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    Cloud Security and Governance

    Jonathan Penn puts cloud computing first on the list of his What I expect from the RSA Conference post of 2/26/2010:

    I’ll be pretty busy at the RSA Conference this year, with participation in the always-well-attended Industry Analyst Roundtable discussion with my colleagues at Gartner and IDC (March 2, 1:00 PM, Orange Room 302), and moderation a very interesting session on the changing nature of the vendor-CISO relationship (March 4, 9:10 AM, Green Room 123) with the CEO of Sophos and the CISO of Raymond James Financial.

    And about 30 vendor briefings, with some time to cruise the exhibit floor. I’ll probably have to view many of the keynotes online, unfortunately. But I promise to blog each day about what I’m seeing (and not seeing) at the event.

    Here’s what I expect:

    • Cloudiness. Lots of solutions focused on securing IT as it adopts cloud (IaaS, PaaS, and SaaS) computing. This is a marked difference from last year, which showed many vendors offering security products that simply exist “in the cloud” (ie, cloud/SaaS as a delivery model)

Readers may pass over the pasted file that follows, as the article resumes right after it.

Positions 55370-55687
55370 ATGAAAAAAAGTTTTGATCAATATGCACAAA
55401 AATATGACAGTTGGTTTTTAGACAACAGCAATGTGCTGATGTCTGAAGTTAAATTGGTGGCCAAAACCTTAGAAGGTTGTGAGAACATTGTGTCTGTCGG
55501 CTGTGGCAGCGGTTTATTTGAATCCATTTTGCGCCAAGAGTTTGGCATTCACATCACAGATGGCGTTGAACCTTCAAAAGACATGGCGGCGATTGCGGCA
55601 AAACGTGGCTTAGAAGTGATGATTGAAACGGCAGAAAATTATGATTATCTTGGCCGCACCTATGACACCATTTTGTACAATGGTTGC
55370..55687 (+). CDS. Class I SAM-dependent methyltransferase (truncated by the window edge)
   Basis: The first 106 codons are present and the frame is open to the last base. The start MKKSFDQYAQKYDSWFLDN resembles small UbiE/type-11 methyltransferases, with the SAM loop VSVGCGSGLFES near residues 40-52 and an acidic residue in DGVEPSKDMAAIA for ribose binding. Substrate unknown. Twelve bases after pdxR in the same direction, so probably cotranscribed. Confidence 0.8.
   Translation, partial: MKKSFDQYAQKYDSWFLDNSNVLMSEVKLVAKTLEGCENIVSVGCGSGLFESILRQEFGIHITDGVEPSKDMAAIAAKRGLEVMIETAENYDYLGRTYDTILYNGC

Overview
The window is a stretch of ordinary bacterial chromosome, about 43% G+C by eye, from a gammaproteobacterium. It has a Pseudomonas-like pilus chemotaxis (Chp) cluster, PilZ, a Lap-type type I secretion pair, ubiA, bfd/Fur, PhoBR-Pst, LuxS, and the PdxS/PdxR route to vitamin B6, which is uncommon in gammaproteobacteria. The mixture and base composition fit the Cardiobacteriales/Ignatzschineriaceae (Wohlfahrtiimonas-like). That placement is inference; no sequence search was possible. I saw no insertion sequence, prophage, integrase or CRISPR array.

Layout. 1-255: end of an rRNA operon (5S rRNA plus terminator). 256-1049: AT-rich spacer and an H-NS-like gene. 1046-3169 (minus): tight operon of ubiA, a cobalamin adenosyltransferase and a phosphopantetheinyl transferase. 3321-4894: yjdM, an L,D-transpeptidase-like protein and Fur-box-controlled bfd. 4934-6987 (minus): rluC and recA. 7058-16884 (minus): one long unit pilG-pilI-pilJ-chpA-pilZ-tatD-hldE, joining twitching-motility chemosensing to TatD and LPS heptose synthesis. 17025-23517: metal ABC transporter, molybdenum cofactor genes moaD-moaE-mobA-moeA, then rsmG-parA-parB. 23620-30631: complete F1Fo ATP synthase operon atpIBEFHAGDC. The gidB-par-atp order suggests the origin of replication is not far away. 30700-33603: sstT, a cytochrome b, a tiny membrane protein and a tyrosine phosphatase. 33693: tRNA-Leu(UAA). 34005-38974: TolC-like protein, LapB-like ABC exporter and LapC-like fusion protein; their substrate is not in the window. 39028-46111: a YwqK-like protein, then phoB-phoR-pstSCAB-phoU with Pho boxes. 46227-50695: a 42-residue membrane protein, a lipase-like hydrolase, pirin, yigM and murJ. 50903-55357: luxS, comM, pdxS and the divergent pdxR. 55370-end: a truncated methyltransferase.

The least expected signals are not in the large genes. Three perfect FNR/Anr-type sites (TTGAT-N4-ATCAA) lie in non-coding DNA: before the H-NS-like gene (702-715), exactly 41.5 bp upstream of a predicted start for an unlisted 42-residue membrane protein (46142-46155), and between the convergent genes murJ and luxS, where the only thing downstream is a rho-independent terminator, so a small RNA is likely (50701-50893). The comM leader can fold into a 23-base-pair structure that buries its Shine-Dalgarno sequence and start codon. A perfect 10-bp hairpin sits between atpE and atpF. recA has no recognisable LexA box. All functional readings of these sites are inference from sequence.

• Commotion …
    • Corroboration …
    • Consistency …

    Jon notes in his blog’s sidebar:

    I'll be participating in the "Industry Analyst Roundtable" session. Moderated by Asheem Chandna, Partner at Greylock Partners, the panel will include myself from Forrester, Chris Christiansen of IDC, and John Pescatore of Gartner. It will held on Tuesday March 2 in Orange Room 302 at 1:00 PM PT.

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    Cloud Computing Events

    MSDN Events presents The MSDN Mid Atlantic Roadshow on 3/3/2010 at 10:30 AM to 5:00 PM at Sheraton Richmond West, 6624 W Broad St, Richmond, Virginia 23230, USA:

    MSDN Events presents: Take Your Applications Sky High with Cloud Computing and the Windows Azure Platform